Amputated limbs are something that you don’t come across very often, especially in day-to-day life. It happens more often in machinery accidents, in traumatic car crashes. But it is something that you may come across, so we will look at it and how we deal with amputated parts. The first thing we need to understand is, when we do deal with an amputation, the first priority is always going to be stemming the blood flow. So we do our primary survey, no more than 90 seconds. We are looking for life-threatening problems. And one of the life-threatening problems you may well come across in an amputation is arterial bleeds. We are going to cover arterial bleeds in a later section. But arterial bleeds need to be controlled immediately. You basically have five to six litres of blood in your body, and that will leave your body very quickly with an arterial bleed.
So, how are going to deal with the bleed itself? Well, all the same principles apply as they would for any bleed. Elevation, blood doesn’t like running uphill; pressure over the wound site. Again, once we apply pressure, bleeding starts to slow. But we now might start to go into things like battlefield dressings, or trauma dressings; which are much larger, much thicker, and basically stem an awful lot more bleeding than a normal size one, two, three, four, five ambulance dressing. So we’re now into the next level of actual dressings that we’re going to use. We also might fall into the realms of tourniquets. Because if an arterial bleed is heavy, then we may fall into requiring a tourniquet sooner rather than later to stem the blood loss.
What are we going to do with the actual limb or part of the body that’s been amputated? And it could be the tip of the finger, it could be the arm, it could be the leg. We have got to deal with them properly because nowadays, technology has moved on so fast that actually, the amputated part may be salvageable. It may be able to be restitched, the nerves reattached, and that limb may be actually workable again in the future. But we have to deal with it correctly to allow that to happen. So what do we do? Well, the first thing, once we have got the patient under control, the bleeding under control and the situation managed, we take the limb no matter what it is: Finger, toe, leg, arm, and we wrap it in cling film. Ordinary cling film that you would use every day in the kitchen. What the cling film does is it forms of a barrier of infection, it keeps it clean, and it keeps everything under control in one area.
Once we wrapped it in cling film, we then wrap that in either towels or thin blankets; something to protect the limb. Because next what we are going to do, is we’re going to place that limb in cold, ice water, ice itself, something that will cool the limb down. But we never ever apply any ice or cold directly to the stump, where it’s been amputated from, or the actual limb itself. We want to cool it, but we don’t want to burn it. And if we put ice directly on the wound ends, what we do is we kill the nerves, and then it is not salvageable; it’s not usable. The nerve is dead, we have destroyed the nerve itself. And consequently, when they come to try and reattach, it won’t take. So we have to cool the limb, but we don’t freeze it. We don’t want anything directly on the skin. So we wrap it in cling film first, then we wrap it something to give it a little bit of insulation, and then we submerge it in cold; ice or ice water. Patient and limb must be then transported, at speed, to the appropriate receiving hospital. Quite often, these are transfers that are done by helicopter, because it might need to be going to a specialist unit to have the nerve work and the arm reattached. So again, we need backup, and we need correct back up on its way to us. But how we deal with that limb is very important.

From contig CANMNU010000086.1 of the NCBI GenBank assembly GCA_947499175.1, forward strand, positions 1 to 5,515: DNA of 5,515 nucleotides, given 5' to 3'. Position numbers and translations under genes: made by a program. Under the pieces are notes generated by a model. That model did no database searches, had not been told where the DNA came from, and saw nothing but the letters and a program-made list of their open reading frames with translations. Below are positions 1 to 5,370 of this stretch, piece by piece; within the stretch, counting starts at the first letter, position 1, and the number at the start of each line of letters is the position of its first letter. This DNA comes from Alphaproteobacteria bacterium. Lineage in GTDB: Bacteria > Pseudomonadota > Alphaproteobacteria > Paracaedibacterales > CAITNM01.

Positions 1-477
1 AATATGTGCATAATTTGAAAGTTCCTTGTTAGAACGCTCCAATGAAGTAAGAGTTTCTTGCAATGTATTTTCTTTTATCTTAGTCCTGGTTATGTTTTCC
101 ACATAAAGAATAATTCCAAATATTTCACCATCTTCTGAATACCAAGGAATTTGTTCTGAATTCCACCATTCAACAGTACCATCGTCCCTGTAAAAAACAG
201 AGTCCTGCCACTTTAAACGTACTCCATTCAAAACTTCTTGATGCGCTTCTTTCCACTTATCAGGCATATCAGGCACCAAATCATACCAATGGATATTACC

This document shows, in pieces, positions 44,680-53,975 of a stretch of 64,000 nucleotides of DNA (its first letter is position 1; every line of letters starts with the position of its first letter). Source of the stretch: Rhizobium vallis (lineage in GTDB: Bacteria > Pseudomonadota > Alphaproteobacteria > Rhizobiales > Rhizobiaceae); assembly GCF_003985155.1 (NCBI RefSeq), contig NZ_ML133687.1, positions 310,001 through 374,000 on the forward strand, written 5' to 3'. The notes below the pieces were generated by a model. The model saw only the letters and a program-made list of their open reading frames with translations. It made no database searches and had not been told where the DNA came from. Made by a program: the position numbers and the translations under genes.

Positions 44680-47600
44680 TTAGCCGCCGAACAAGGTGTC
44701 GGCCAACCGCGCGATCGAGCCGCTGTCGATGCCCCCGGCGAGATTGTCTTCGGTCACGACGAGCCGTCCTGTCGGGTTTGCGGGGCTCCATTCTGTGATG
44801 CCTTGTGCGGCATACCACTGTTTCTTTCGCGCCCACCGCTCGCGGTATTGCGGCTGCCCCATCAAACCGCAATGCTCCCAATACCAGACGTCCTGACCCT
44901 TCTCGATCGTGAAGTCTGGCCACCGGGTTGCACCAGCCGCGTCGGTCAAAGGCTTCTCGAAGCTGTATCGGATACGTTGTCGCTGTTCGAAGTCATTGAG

Another thing that sometimes comes into this is teeth. Children in particular. Remember they have two sets of teeth: Milk teeth, which will regrow, and then normal teeth. When their full adult teeth start to grow and you lose an adult tooth, there’s no more coming on behind. Teeth can be reset, the same as limbs can be reset; as long as we follow a few rules. One of those rules and the most important one is; once the tooth has been knocked out, as long as the root has come out with the tooth and the tooth has not just snapped, we can actually reset that root, especially in children. But it needs to be kept in milk. So basically, we take the tooth, we put it in a cup of milk-calcium, and then we take the child to the nearest dentist with the milk, and the tooth can be reset and reset into the jaw and will regrow. The sooner the better, but it can actually be reset as long as we look after it in milk. So we’ve looked at how we deal with major limbs, we’ve looked out how we deal with teeth. Just because something has been amputated doesn’t mean it can’t be salvaged, but we need to make sure we look after it correctly.